There’s a saying here in Israel. Hard time in training results in an easy war. If you got 222,222 visitors to your site, I’m willing to bet you would have more than 100 sales (if your site converts correctly). But my point is, there is almost no way you won’t reach your goal with those numbers.

Yes, I understand that those numbers are hard to reach. But as Larry Page once said, when you aim really high it’s impossible to fail completely. Meaning if you only get 10% of those visitors you will still have 22,222 visitors. Maybe you won’t make 100 sales but you will get close.

Breaking through your glass ceiling

No matter how good you are there is always a limit to every strategy. Eventually, you’re going to hit a glass ceiling. But that doesn’t mean you have to accept it. The fact that there is a limit your current strategy doesn’t mean you’re at a dead end.

You have some experience now so just throwing a hail Mary isn’t going to cut it. Now that you have a working system you can deconstruct it and rebuild another one including the parts that worked well and tweaking its limitations. Notice that I don’t replace the current system, I just add another one.

In any business, you should have at least three income streams. Take John Morris for example. The three income streams I know he uses are Youtube ad revenue, PHP courses, and website design. He likely has a few more that I didn’t notice, and that exactly the way you should work. There will always be times when one part of your business is outperforming the others. And it’s going to rotate, some months are better for one aspect while others are bad.

Let’s get back to issue, rebuilding a system that already works but has hit a glass ceiling. Let’s assume you’re in John’s shoes, and the website design aspect of your business has hit a glass ceiling, not allowing you to grow it any longer. The bottleneck is you because you’re selling your time. The could easily happen to any other part I’m just taking this one because it’s more obvious.

You wouldn’t want to outsource an entire website to a freelancer because that wouldn’t be your work and people who have worked with you in the past would notice. But you could start getting a team together and have them take on parts of the creation process. You could hire someone to take care of marketing allowing you to focus more on your art. You could always have elements of the site prebuilt to make the construction easier.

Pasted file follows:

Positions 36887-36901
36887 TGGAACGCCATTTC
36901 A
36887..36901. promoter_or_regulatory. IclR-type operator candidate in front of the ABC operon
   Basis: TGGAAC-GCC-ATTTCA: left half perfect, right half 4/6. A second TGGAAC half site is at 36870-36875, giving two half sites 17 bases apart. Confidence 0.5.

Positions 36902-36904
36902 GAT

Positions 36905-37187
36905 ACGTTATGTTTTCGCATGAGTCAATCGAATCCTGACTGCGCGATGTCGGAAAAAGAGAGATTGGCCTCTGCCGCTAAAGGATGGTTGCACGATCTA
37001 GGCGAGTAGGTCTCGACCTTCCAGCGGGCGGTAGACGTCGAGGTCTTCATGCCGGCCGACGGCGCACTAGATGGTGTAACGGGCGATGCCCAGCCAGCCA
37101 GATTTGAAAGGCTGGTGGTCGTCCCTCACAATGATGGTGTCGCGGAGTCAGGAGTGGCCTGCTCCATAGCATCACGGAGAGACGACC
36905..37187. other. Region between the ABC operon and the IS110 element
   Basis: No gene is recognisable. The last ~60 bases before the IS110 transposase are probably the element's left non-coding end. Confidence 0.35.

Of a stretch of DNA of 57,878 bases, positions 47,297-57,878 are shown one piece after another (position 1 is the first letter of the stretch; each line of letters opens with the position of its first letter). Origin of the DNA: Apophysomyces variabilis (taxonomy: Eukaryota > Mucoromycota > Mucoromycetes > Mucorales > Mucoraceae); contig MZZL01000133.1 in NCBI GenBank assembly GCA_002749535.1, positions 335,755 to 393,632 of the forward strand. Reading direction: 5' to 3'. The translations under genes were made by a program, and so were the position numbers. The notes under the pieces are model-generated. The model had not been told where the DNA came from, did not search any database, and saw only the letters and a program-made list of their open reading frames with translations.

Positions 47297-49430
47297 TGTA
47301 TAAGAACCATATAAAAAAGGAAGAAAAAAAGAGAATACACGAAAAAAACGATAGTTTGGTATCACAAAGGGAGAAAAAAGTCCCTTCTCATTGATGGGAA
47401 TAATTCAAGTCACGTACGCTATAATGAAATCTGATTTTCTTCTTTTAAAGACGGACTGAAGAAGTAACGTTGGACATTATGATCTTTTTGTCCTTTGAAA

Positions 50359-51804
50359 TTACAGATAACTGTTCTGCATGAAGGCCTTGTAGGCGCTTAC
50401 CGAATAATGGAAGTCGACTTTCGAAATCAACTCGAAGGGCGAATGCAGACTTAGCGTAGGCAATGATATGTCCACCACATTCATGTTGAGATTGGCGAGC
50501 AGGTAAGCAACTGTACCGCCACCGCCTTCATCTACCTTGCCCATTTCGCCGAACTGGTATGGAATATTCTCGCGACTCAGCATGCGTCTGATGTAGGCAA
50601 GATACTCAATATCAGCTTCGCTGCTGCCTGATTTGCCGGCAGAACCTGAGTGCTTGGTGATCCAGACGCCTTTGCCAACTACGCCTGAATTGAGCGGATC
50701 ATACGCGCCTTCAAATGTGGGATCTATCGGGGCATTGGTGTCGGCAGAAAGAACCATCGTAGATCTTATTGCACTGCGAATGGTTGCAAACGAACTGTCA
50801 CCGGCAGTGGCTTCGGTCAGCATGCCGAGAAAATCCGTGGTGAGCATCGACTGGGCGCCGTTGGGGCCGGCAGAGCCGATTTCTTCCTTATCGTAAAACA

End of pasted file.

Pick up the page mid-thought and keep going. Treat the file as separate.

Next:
You see where I’m going with this? The only limits you have are in your head. If you find yourself hitting a glass ceiling, you can always add another income stream or repurpose a working one.  

The best cure for a shitty day

Let’s face it, every once in awhile you’re going to have a day so bad you wonder why you even woke up in the morning. A day when everything seems hopeless, when you feel like no matter what you do, you’re still going to fail. In this post, I will tell you how I deal with those days.

The first thing I do is accept the fact that those days are part of being in business and I’m glad to have another one of those days behind me. The more good days I have in a row the more I’m worried because I know a shitty day is right around the corner. But after one has passed I know I have a few good ones coming.

The second and probably most important thing I do is go over my actions. How many phone calls did I make? How many flyers have I given out? How many people did I talk to? If I see my KPI’s have declined I know how to fix it, get back on course. If you numbers are as they should be I know that this day was just an anomaly and tomorrow will make up for it.

After going through those two steps, I load world of warcraft. Join a PVP queue and dot the alliance like there’s no tomorrow. (Only wow junkies will understand this part).

Should you quit your job?

Everyone gets pissed off at their job from time to time, but that doesn’t mean you have to quit. There is, however, a time when you should. That’s the focus of this post, explaining logical reasons to leave your job.